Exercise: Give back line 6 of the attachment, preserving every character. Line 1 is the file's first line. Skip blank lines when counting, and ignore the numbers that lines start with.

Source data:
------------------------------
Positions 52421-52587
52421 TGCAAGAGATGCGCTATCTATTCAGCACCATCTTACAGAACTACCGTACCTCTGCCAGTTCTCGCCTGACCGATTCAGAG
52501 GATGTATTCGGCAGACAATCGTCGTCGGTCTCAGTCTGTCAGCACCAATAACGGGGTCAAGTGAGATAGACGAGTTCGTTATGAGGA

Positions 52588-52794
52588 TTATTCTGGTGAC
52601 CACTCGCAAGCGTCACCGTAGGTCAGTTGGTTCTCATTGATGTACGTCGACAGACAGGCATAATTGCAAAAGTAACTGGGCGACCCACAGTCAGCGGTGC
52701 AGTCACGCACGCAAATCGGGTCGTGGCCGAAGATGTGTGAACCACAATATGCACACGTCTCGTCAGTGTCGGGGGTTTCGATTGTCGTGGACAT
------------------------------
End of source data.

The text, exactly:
52601 CACTCGCAAGCGTCACCGTAGGTCAGTTGGTTCTCATTGATGTACGTCGACAGACAGGCATAATTGCAAAAGTAACTGGGCGACCCACAGTCAGCGGTGC